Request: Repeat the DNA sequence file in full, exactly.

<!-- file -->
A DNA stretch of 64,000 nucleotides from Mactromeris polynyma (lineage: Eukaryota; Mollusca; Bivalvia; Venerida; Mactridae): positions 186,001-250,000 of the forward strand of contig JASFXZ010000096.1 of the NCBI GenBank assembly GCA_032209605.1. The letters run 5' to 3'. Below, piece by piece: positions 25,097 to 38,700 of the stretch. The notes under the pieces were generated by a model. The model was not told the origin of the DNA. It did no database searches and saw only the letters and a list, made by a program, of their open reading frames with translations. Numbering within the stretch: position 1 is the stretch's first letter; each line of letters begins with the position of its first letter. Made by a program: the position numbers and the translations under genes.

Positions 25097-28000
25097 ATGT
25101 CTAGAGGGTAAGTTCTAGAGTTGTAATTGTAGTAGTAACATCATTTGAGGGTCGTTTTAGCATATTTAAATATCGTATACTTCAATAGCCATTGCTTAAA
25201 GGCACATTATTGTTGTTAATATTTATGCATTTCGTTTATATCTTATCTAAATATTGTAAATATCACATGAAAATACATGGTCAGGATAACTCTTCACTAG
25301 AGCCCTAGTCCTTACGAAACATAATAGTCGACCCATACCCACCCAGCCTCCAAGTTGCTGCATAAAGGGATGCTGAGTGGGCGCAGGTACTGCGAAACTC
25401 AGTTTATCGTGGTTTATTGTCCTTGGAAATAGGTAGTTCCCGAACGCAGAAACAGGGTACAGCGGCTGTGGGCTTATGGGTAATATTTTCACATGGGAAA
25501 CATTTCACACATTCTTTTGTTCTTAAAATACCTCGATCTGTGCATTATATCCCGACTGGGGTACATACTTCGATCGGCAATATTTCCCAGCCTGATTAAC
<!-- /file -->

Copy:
A DNA stretch of 64,000 nucleotides from Mactromeris polynyma (lineage: Eukaryota; Mollusca; Bivalvia; Venerida; Mactridae): positions 186,001-250,000 of the forward strand of contig JASFXZ010000096.1 of the NCBI GenBank assembly GCA_032209605.1. The letters run 5' to 3'. Below, piece by piece: positions 25,097 to 38,700 of the stretch. The notes under the pieces were generated by a model. The model was not told the origin of the DNA. It did no database searches and saw only the letters and a list, made by a program, of their open reading frames with translations. Numbering within the stretch: position 1 is the stretch's first letter; each line of letters begins with the position of its first letter. Made by a program: the position numbers and the translations under genes.

Positions 25097-28000
25097 ATGT
25101 CTAGAGGGTAAGTTCTAGAGTTGTAATTGTAGTAGTAACATCATTTGAGGGTCGTTTTAGCATATTTAAATATCGTATACTTCAATAGCCATTGCTTAAA
25201 GGCACATTATTGTTGTTAATATTTATGCATTTCGTTTATATCTTATCTAAATATTGTAAATATCACATGAAAATACATGGTCAGGATAACTCTTCACTAG
25301 AGCCCTAGTCCTTACGAAACATAATAGTCGACCCATACCCACCCAGCCTCCAAGTTGCTGCATAAAGGGATGCTGAGTGGGCGCAGGTACTGCGAAACTC
25401 AGTTTATCGTGGTTTATTGTCCTTGGAAATAGGTAGTTCCCGAACGCAGAAACAGGGTACAGCGGCTGTGGGCTTATGGGTAATATTTTCACATGGGAAA
25501 CATTTCACACATTCTTTTGTTCTTAAAATACCTCGATCTGTGCATTATATCCCGACTGGGGTACATACTTCGATCGGCAATATTTCCCAGCCTGATTAAC